The Moscow theater hostage crisis, also known as the 2002 Nord-Ost siege,,,,
Was the seizure of the crowded Dubrovka Theater on 23 October 2002 by 40 heavily armed Chechens wearing bomb belts who claimed allegiance to the Islamist militant separatist movement in Chechnya. They took 850 hostages and demanded the withdrawal of Russian forces from Chechnya and an end to the Second Chechen War. The siege was officially led by Movsar Barayev. After a three days siege, Russian Alpha Group forces pumped an unknown chemical agent into the building’s ventilation system and raided it.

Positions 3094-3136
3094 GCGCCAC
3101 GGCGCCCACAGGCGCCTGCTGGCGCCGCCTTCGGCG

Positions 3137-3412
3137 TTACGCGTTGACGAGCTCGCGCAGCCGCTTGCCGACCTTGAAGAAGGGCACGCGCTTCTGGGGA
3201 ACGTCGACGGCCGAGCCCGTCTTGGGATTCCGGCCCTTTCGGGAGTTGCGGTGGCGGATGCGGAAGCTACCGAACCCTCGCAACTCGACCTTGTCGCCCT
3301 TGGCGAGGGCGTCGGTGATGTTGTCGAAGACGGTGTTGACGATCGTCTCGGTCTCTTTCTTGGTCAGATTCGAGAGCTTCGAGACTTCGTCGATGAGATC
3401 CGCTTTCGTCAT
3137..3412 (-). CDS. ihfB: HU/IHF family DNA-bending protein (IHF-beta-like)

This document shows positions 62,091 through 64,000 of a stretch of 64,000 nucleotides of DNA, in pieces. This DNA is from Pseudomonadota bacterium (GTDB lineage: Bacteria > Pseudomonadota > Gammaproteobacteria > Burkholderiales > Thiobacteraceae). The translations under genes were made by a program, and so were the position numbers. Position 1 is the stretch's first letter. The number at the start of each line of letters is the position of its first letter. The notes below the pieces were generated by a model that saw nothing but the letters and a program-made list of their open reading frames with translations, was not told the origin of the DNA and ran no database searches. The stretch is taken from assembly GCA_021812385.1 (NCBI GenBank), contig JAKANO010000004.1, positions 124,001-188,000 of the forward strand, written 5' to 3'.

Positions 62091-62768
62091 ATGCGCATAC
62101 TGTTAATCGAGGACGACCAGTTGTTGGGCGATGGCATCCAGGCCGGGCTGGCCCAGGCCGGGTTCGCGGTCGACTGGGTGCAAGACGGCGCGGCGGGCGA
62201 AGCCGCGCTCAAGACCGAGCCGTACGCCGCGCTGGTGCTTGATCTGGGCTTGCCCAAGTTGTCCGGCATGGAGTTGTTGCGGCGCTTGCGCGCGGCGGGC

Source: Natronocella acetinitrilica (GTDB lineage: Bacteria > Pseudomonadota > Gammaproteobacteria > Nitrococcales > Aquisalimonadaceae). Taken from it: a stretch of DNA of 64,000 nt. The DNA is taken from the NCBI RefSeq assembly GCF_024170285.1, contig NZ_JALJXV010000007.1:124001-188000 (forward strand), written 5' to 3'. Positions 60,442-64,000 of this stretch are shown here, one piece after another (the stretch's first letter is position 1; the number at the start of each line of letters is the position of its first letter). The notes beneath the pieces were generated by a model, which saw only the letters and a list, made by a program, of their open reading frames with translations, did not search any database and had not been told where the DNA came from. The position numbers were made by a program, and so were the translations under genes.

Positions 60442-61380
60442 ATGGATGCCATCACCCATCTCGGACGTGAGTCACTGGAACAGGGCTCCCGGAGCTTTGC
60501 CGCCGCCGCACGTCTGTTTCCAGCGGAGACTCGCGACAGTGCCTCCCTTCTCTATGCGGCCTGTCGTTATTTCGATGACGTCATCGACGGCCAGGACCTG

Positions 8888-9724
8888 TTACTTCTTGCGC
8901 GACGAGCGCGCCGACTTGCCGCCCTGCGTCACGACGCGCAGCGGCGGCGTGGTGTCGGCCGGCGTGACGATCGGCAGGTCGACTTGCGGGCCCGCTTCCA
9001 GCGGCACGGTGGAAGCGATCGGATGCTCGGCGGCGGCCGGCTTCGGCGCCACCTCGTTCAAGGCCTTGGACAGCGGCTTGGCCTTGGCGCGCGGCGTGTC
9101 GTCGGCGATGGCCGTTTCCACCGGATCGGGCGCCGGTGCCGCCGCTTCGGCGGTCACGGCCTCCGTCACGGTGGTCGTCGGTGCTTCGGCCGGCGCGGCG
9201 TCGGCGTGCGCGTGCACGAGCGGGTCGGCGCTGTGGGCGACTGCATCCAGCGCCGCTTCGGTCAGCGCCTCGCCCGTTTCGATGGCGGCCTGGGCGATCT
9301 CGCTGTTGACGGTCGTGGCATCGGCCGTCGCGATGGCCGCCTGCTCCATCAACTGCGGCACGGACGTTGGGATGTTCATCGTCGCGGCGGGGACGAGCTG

During the raid, all 40 of the attackers were killed by Russian forces, and about 130 hostages died due to adverse reactions to the gas (including nine foreigners) and over 700 got injured. All but two of the hostages who died during the siege were killed by the toxic substance pumped into the theater to subdue the militants.The use of the gas was widely condemned as heavy-handed, but Moscow insisted it had little room for maneuver, as they were faced with the prospect of 50 heavily armed rebels prepared to kill themselves and their hostages.Physicians in Moscow condemned the refusal to disclose the identity of the gas that prevented them from saving more lives. However, some reports said the drug naloxone was successfully used to save some hostages.